How do you listen? For some reason, I have not come to the point where I’ve invested in a real speaker system—so, unfortunately, through the computer speakers.
Balance, Design, Products, Technology
June 14, 2011
Jon Setzen spends his days (and often nights) working as Creative Director at Something Massive a digital strategy agency in Venice, California. He’s new to LA, having just moved here after a decade of living and working in Brooklyn, NY. He’s best known for the hundreds of rock posters he’s made over the years and his work has been shown in NYC, LA, Japan, Denmark and the UK. He’s had the pleasure of working with the likes of Yahoo!, Target, Alicia Keys, Sony Pictures, 826LA, MOMA and countless world-renowned photographers. He runs the Los Angeles branch of Creative Mornings. He’ll never turn off a Smiths song, never turn down a good taco and daydreams about Narragansett, Rhode Island. He lives in Silverlake with his wife, son and Siamese cat.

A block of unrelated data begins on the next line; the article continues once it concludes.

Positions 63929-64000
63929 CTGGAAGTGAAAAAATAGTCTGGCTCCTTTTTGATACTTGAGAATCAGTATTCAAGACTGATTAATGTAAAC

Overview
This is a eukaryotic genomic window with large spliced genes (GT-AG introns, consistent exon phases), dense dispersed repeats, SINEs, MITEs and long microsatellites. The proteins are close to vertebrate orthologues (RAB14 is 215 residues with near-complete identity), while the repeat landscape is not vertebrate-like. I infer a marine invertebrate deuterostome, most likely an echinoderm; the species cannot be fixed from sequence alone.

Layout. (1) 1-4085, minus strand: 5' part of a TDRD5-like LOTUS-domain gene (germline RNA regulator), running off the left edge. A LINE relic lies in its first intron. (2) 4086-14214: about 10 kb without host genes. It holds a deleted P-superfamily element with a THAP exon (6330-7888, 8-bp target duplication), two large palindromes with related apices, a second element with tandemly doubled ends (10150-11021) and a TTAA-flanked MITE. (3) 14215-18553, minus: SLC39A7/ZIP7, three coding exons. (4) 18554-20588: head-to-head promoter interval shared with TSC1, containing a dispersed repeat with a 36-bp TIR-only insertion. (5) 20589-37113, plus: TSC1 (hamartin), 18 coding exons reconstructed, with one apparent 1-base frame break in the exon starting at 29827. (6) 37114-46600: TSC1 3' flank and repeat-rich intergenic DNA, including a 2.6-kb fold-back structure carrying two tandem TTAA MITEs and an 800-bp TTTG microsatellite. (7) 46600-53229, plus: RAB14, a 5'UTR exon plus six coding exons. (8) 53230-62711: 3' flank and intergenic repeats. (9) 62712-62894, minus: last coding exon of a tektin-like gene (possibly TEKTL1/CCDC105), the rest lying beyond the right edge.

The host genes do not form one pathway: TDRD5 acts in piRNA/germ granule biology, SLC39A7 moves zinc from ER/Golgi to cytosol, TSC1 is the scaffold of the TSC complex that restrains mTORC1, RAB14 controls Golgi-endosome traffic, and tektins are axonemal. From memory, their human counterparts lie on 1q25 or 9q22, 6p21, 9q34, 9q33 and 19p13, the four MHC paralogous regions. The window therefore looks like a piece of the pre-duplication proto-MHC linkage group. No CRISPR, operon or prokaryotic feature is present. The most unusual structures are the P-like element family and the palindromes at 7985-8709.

What do you listen to while you work? It really depends on the day, the time and the situation. It’s generally a mix of old, new and rediscoveries. There is a calming reassurance in listening to something you know by heart. So, for me that could be Hefner, Pastels, Rolling Stones, Velvet Underground, Galaxie 500 etc. Most of the time, I either close my eyes and pick something out of my iTunes library or keep playing the same stuff I am currently loving. Lately, it’s been a lot of Craft Spells, The Clash, Suede, Neil Young, Mingus, Generationals, Luna, Sonny & The Sunsets and Lou Reed.